In the set of essays:
- Baroness Stroud sets out the importance of Government understanding child poverty, its prevalence and its different manifestations.
- Tony Blair explains the importance of an over-arching child poverty strategy which connects different elements of Government together.
- Stephen Timms MP takes this further with a call for Government to return to an over-arching child poverty target which provides the underlying impetus for a series of further decisions.
- Robert Halfon MP sets out the need to focus on those children currently being left behind, and what we need to do now, and in the future, to help them.
- Ed Davies emphasises the role of the family in supporting children’s education outcomes, draws the lessons from previous economic crises and calls for immediate action to strengthen families.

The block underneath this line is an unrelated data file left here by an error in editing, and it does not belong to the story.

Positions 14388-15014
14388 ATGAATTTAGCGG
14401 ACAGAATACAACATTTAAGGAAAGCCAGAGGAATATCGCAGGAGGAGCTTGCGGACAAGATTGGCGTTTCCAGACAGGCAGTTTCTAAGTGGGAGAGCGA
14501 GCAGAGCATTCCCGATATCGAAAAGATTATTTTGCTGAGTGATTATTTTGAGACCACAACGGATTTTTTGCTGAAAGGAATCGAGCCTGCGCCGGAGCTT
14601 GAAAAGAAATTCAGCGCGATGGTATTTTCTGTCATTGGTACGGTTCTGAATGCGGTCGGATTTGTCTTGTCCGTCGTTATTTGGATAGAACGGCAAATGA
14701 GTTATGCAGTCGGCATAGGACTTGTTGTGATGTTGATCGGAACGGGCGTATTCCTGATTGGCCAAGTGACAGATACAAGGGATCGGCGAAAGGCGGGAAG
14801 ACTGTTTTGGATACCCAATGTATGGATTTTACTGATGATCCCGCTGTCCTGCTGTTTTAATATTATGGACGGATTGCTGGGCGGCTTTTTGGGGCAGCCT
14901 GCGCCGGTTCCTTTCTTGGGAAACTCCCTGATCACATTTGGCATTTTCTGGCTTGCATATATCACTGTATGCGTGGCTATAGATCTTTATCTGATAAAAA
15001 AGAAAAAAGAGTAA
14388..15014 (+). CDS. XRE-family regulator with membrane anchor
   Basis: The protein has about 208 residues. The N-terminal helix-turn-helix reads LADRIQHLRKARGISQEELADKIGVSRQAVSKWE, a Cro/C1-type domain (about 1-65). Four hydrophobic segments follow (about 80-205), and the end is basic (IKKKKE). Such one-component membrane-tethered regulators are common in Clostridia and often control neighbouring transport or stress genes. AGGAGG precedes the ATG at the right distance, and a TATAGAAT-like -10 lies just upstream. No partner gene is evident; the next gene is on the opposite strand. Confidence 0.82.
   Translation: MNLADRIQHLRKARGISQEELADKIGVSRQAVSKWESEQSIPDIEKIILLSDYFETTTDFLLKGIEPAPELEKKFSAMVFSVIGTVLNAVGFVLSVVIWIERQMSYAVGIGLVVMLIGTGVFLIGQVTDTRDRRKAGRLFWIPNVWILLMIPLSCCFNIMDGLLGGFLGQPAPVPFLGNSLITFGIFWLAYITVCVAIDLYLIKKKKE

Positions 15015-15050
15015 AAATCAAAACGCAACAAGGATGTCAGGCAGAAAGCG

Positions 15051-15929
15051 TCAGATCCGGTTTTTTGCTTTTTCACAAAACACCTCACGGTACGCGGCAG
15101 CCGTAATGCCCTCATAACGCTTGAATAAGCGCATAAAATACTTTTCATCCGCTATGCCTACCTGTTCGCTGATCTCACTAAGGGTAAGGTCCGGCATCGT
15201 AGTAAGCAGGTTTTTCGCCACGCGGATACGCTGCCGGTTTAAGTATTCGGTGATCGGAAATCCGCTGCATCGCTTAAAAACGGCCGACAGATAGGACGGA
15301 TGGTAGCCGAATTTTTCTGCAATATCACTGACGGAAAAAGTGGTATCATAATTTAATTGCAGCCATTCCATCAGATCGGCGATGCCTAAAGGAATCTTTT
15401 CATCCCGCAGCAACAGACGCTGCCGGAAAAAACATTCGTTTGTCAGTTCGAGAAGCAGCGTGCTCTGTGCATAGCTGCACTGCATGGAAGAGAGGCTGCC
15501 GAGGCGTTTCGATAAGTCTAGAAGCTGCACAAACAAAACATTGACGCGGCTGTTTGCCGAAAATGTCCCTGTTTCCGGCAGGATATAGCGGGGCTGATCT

- David Burrowes looks at the community infrastructure we need to address the social isolation which accompanies poverty and which has been shown to impact on children’s development.
- Steve Chalke writes about the need to work with deprived communities to help them to help themselves.
- Charlotte Ramsden writes about how the state can support communities and families by working with them.
- Helen Barnard discusses the barriers to work as a way out of poverty for some families.
- Emma Revie focusses on the blight of food poverty and hunger, setting out what is needed to ensure families can feed their children.